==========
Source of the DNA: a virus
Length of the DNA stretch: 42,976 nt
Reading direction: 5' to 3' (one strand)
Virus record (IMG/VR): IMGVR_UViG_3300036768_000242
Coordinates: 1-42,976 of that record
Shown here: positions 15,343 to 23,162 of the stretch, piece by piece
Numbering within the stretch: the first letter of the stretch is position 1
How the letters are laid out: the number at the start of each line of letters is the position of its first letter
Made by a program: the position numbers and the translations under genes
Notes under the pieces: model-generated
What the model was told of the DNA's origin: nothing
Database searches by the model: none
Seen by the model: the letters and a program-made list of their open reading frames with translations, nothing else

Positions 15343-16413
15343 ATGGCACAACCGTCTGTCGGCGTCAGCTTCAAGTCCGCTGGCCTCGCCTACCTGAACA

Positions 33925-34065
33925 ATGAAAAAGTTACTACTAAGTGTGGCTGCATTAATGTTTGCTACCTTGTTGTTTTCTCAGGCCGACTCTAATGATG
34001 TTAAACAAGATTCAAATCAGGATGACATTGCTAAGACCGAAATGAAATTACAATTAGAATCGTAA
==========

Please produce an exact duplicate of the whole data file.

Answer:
Source of the DNA: a virus
Length of the DNA stretch: 42,976 nt
Reading direction: 5' to 3' (one strand)
Virus record (IMG/VR): IMGVR_UViG_3300036768_000242
Coordinates: 1-42,976 of that record
Shown here: positions 15,343 to 23,162 of the stretch, piece by piece
Numbering within the stretch: the first letter of the stretch is position 1
How the letters are laid out: the number at the start of each line of letters is the position of its first letter
Made by a program: the position numbers and the translations under genes
Notes under the pieces: model-generated
What the model was told of the DNA's origin: nothing
Database searches by the model: none
Seen by the model: the letters and a program-made list of their open reading frames with translations, nothing else

Positions 15343-16413
15343 ATGGCACAACCGTCTGTCGGCGTCAGCTTCAAGTCCGCTGGCCTCGCCTACCTGAACA

Positions 33925-34065
33925 ATGAAAAAGTTACTACTAAGTGTGGCTGCATTAATGTTTGCTACCTTGTTGTTTTCTCAGGCCGACTCTAATGATG
34001 TTAAACAAGATTCAAATCAGGATGACATTGCTAAGACCGAAATGAAATTACAATTAGAATCGTAA